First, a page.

Randy Garbin recently reported on his Roadside Online about an amazing collection of roadtrip photos titled Lighting Out for the Territory. They’re on Square America, named for the common shape of old candid photos, and “dedicated to preserving and displaying vintage snapshots from the first 3/4s of the 20th Century” Collector/curator Nicholas Osborn says, “For the last eight years or so I’ve spent countless hours digging through boxes of old snapshots at flea markets (mostly here in Chicago and in NYC) and too much money buying photos on eBay. The site is my attempt to create some kind of organizational framework, however idiosyncratic, for the sprawling mess my collecting has created.” Here are two from “Lighting Out,” with his permission:
Above: Looking west on the Lincoln Highway east of Gettysburg, Pennsylvania, early 1970s.
And here’s his description:
“From the late 1950s through the early 1970s, Martin C. Johnson took a number of road trips criss-crossing the country from his home in Suburban Chicago to both coasts and all points in between. For each trip he put together a slide show to document his travels. Judging from these shows, he (and his wife who must be responsible for at least some of the photographs) was far more interested in the road itself than wherever his final destination might have been. For every photograph of Mount Rushmore or The Grand Canyon there were three or four shots of the empty (or not so empty) road taken through the windshield of the car. For every shot of friends and relatives visited, there were two of the motels he stayed in on the way. In doing so Johnson has left behind an invaluable record of the golden age of auto travel – an era when the new interstate highway system had opened up the country but before the development it brought had homogenized it.”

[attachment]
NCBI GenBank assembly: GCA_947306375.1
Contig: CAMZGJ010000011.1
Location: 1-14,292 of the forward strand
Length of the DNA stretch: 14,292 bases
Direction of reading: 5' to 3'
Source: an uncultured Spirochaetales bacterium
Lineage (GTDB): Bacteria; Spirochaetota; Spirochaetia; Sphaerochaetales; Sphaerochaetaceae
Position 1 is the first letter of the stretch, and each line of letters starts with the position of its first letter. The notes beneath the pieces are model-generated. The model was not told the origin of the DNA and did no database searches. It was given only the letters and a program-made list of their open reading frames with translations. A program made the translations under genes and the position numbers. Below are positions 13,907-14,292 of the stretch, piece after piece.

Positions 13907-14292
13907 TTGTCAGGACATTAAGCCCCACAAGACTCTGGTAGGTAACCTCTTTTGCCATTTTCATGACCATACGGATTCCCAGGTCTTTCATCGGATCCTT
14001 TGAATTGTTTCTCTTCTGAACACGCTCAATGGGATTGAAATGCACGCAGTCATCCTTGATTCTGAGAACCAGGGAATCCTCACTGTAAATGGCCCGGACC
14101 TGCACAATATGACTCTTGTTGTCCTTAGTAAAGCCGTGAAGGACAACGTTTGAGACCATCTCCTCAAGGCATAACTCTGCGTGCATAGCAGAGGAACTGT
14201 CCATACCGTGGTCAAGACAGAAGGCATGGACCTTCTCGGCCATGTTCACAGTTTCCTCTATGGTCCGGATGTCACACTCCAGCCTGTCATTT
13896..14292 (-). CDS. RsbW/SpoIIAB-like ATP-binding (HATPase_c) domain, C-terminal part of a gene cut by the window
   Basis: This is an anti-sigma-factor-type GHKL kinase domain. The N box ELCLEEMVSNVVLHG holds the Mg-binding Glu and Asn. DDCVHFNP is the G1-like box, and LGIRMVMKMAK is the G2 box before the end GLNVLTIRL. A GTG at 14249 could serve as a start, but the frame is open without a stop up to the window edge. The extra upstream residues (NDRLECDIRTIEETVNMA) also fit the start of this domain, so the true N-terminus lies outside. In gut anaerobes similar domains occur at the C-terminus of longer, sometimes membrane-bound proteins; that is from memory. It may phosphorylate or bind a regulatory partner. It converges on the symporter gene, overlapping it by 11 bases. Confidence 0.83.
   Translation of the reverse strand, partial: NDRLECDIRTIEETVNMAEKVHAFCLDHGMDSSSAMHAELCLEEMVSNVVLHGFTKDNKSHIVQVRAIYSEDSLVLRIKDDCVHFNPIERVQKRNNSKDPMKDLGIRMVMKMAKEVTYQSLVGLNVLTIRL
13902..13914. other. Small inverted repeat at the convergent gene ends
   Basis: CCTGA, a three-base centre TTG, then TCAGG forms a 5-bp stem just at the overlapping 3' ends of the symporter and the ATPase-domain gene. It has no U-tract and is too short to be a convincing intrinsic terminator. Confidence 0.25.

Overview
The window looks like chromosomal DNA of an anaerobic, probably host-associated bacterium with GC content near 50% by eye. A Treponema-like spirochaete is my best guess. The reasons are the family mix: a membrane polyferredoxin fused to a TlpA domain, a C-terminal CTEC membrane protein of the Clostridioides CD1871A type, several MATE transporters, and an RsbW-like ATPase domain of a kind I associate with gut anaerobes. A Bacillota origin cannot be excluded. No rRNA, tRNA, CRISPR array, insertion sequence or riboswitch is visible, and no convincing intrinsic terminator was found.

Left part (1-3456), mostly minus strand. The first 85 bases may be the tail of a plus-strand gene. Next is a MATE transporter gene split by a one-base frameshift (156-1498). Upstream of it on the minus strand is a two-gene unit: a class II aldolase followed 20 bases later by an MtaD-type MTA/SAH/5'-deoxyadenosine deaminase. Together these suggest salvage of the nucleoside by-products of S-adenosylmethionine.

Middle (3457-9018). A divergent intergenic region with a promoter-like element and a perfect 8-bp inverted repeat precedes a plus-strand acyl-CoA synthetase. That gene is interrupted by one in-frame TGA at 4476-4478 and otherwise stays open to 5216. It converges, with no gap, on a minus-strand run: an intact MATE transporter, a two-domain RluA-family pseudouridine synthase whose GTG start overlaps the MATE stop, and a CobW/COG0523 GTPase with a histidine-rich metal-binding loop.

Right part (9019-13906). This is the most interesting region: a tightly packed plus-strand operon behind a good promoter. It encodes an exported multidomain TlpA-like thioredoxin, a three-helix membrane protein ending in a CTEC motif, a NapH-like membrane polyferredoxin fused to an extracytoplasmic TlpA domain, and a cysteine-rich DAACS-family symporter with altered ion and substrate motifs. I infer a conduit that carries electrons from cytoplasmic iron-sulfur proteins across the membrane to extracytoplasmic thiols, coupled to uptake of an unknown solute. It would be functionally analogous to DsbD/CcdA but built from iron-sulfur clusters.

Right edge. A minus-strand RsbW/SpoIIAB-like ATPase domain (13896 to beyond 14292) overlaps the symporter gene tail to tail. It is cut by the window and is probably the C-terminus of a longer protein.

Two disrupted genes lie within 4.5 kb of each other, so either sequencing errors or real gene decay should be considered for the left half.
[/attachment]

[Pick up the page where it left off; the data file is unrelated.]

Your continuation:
Osborn’s site is filled with countless images from about 1910-1970, grouped into categories. You might also enjoy shots from The Road:
The images are both amazing and invaluable to roadside fans, but also a reminder that the past was not nearly as tidy as we like to remember, or recreate, it.